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US ATTORNEY GENERAL FINALLY ADMITS WEED ISN’T A GATEWAY DRUG – PRESCRIPTION DRUGS ARE

 US Attorney General Finally Admits Weed Isn’t a Gateway Drug — Prescription Pills Are

US Attorney General Finally Admits Weed Isn’t a Gateway Drug — Prescription Pills Are

September 28, 2016   |   Alice Salles

(ANTIMEDIA) The National Institute on Drug Abuse is a U.S. federal research institute focused on[advancing] science on the causes and consequences of drug use and addiction … to apply that knowledge to improve individual and public health. ” Though it admits “the majority of people who use marijuana do not go on to use other, ‘harder’ substances,” it still describes marijuana as a gateway drug.

But U.S. Attorney General Loretta Lynch recently told a group of Kentucky high school students the role of marijuana in the national drug abuse debate has been overstated.

While discussing how heroin abuse and how individuals often develop an addiction, Lynch argued:

[I]ndividuals [start out] with a prescription drug problem, and then because they need more and more, they turn to heroin. It isn’t so much that marijuana is the step right before using prescription drugs or opioids —  it is true that if you tend to experiment with a lot of things in life, you may be inclined to experiment with drugs, as well. But it’s not like we’re seeing that marijuana as a specific gateway.”

Attorney General Lynch added that instead of trafficking rings, what “introduce[s] a person to opioids … [is] the household medicine cabinet.”

The event she attended was part of the Prescription Opioid Heroin Epidemic Awareness Week, a campaign designed by the White House that includes “250 different events highlighting the importance of prevention, enforcement, and treatment.” As expected, the campaign focused on advertising the official approach to drug abuse, encouraging the public to support the Obama administration’s approach to the opioid crisis.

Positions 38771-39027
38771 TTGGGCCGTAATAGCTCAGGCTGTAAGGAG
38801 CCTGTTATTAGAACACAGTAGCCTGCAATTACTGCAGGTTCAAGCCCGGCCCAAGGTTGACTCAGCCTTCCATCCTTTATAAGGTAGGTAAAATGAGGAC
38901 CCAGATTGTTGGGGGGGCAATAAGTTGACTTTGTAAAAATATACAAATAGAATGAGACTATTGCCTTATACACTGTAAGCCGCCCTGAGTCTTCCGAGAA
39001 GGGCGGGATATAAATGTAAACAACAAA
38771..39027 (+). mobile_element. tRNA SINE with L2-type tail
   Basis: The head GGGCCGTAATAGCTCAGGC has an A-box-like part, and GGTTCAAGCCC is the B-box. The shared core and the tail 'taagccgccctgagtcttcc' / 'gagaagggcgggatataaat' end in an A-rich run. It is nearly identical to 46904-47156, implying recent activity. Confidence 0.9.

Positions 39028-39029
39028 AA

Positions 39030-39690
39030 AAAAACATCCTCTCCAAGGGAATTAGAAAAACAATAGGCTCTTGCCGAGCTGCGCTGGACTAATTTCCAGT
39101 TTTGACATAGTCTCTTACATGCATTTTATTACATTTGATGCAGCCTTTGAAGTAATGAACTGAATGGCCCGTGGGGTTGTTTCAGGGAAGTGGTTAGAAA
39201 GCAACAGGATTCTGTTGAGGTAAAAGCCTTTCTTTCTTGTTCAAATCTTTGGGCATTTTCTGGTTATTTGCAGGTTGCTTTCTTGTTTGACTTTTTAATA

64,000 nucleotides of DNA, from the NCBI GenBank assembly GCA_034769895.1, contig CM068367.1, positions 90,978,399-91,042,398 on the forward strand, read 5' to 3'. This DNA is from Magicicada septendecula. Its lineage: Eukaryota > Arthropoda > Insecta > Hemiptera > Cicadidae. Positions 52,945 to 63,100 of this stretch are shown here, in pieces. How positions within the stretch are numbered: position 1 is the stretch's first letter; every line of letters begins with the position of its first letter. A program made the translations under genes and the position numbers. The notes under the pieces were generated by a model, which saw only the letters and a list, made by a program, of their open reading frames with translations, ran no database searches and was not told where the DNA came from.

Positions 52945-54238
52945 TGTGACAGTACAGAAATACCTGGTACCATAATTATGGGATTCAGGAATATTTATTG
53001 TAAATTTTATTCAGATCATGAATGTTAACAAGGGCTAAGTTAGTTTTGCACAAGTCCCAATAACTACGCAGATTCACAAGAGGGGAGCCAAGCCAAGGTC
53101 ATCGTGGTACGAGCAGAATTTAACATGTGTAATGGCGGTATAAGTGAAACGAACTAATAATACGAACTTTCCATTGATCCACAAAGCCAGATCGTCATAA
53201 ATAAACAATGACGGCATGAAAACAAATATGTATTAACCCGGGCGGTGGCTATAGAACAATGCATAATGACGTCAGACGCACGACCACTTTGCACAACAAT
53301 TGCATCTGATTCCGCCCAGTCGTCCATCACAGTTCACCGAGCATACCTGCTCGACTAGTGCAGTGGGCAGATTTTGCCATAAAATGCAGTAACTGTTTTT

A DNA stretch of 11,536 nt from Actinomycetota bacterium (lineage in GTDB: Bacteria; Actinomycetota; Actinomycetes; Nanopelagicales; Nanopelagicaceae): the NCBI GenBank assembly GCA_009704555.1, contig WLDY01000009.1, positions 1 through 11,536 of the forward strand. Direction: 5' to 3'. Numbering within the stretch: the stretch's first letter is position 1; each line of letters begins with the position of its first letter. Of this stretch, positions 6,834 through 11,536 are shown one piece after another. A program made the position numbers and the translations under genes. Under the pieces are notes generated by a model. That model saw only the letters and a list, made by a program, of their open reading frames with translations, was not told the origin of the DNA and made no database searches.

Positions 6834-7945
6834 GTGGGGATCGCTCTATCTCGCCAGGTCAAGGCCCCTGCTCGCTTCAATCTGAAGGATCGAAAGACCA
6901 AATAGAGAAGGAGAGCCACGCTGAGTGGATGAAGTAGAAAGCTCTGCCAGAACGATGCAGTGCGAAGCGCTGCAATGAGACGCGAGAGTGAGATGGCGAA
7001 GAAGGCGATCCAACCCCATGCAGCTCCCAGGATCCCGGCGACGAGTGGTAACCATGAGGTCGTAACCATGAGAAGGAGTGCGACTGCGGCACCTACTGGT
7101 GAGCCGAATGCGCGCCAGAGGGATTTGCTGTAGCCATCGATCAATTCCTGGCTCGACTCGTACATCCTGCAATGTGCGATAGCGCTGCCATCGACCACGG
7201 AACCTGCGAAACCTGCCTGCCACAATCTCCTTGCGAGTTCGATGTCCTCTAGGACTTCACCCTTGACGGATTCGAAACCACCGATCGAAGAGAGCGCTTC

Measures embraced by the administration includeexpanding evidence-based prevention and treatment programs, increasing access to the overdose-reversal medicine naloxone, and supporting targeted enforcement activities.” But nowhere in the official campaign page is there a list of practical solutions to the opioid crisis, an admission of guilt, or a concession stating that, despite marijuana’s official federal classification, cannabis is not seen as the root of the problem by the very head of the United States Department of Justice.

In early August, the Obama administration said no to a bid urging the Drug Enforcement Administration (DEA) to reconsider how marijuana is classified under federal drug control laws. Currently, the DEA lists marijuana as a Schedule I drug, along with heroin, the pivot drug of the opioid epidemic. But as the Attorney General’s comments demonstrate, the federal government fails to take its own classification methodology seriously, choosing instead to contend that prescription drug abuse is a much bigger issue. Per its federal classification, marijuana should be seen as a threat as dangerous as heroin, and yet Lynch appears to contend the abuse of legal drugs is keeping federal agents busy — not the enforcement of her agency’s own rules.